Cause for celebrations: Dr sarthak with friends at his birthday party | sourced Cause for celebrations: Dr sarthak with friends at his birthday party | sourced

After his internship at M.S. Ramaiah Medical College, Sarthak did one year of senior residency in psychiatry at Victoria Hospital, Bengaluru. For his MD in psychiatry, he got admission in Kempegowda Institute of Medical Sciences (KIMS), Bengaluru, in 2017 under the general category and procured eighth rank in the Rajiv Gandhi University of Health Sciences, to which KIMS is affiliated. He took the assistance of a scribe only for his final year MD exams, he says. “Sarthak’s resilience is beyond his disability,” says Prof Dr Raghuram, who headed the psychiatry department at KIMS when Sarthak did his MD. “He has an untiring quest to achieve greater things in life. We ensured that he was always accompanied by a helper, especially when he had to move on the wheelchair to the outpatient wing of psychiatry.”

One’s school and college years are not just about education; they are also about the connections we make.

At his convocation at KIMS in Bengaluru | Sourced At his convocation at KIMS in Bengaluru | Sourced

“Not everyone used to be friendly with me,” says Sarthak. “There were sympathetic stares from people who kept asking one another, ‘Ayyo paapa (what a pity), what is this guy on a wheelchair going to do?’ I would have preferred if people were empathetic instead of being sympathetic. Even [in junior college], there were grumblings from a few parents that students appearing for IIT entrance exam may not be able to focus because of my wheelchair. If I had studied psychiatry by then, I probably would have diagnosed the condition as ‘wheelchair-induced anxiety’ or ‘wheelchair-induced psychosis.”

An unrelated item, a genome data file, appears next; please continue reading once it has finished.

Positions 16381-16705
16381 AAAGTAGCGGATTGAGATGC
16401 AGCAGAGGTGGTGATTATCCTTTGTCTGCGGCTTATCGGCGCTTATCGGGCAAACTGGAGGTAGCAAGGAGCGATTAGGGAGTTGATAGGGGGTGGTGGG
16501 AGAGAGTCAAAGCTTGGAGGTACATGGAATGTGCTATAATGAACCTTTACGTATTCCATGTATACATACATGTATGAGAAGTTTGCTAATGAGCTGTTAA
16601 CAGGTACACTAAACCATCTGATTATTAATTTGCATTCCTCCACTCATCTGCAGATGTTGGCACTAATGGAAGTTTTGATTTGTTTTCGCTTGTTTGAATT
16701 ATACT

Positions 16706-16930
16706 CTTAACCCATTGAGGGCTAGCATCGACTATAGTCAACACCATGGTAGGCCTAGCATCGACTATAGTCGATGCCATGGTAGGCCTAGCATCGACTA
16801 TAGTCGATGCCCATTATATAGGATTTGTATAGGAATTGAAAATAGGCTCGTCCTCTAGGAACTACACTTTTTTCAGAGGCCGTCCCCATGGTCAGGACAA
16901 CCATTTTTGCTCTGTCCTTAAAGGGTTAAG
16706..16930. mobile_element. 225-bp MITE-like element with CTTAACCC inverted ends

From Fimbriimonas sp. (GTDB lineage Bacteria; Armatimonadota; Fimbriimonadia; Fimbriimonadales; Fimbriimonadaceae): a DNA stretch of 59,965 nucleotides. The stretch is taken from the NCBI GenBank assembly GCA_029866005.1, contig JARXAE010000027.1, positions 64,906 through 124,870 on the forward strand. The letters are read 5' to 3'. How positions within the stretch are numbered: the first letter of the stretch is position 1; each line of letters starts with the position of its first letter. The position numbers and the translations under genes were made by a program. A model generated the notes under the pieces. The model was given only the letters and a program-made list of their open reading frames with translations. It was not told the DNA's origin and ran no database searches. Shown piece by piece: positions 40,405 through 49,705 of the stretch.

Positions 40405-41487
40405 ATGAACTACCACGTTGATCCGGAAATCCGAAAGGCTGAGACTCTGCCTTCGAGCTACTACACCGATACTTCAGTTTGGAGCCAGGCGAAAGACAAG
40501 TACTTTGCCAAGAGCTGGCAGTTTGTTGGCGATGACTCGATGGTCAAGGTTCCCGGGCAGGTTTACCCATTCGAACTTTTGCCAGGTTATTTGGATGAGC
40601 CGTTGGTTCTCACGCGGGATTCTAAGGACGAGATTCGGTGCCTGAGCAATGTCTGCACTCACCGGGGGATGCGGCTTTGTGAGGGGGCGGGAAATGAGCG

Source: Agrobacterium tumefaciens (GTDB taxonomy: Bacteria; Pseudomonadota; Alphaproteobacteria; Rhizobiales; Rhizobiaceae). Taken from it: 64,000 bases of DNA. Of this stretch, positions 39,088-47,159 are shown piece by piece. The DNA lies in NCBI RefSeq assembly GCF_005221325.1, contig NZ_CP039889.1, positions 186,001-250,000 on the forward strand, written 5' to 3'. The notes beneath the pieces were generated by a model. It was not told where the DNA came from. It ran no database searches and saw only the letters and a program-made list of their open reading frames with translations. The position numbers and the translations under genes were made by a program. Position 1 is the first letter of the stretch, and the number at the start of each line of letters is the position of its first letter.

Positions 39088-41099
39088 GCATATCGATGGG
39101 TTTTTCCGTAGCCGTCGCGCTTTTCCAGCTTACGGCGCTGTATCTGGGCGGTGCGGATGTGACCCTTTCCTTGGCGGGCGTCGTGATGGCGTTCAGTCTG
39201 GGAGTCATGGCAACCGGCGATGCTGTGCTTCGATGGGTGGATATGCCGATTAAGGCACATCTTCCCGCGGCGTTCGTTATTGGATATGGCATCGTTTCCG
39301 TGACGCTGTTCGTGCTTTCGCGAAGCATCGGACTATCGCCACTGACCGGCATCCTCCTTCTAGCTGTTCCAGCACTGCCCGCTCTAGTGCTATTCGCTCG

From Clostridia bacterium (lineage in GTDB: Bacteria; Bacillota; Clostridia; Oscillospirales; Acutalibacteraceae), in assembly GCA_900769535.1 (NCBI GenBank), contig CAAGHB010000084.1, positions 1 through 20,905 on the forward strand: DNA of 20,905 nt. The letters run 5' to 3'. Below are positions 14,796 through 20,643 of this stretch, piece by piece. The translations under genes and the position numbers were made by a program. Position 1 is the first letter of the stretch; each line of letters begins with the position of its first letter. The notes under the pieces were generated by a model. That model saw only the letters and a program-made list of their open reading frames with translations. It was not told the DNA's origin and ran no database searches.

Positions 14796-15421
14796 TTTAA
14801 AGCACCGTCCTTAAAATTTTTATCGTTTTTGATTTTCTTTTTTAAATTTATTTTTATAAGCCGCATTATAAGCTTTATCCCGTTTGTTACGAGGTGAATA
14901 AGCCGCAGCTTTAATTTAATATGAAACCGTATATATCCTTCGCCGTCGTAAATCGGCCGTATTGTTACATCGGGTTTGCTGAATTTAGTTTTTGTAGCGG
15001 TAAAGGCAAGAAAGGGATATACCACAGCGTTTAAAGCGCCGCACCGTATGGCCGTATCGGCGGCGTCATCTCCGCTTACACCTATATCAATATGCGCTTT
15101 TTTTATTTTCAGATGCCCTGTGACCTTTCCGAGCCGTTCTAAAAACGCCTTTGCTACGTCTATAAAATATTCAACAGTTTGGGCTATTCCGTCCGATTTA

But he did find some friends for life. Dr Siddarth Baindur, an ophthalmologist at the Maulana Azad Medical College, New Delhi, studied with him in his first school and saw how Sarthak struggled to get to the class on the higher floors. “But he never exhibited any remorse or sadness despite his physical disability,” he says. “He was very studious, hardworking and intelligent.”

Baindur later met him at inter-collegiate festivals and remembers him excelling at the quiz competitions. “He has a sharp intellect,” he says. “Now, being a psychiatrist, I am sure he will be far more empathetic to his patients than any one of us.”

Agrees Dr Aneeha, who was Sarthak’s batchmate in medical college, “Dr Sarthak’s ‘never give up’ attitude is his strength. He never allowed DMD to suppress his intellect.”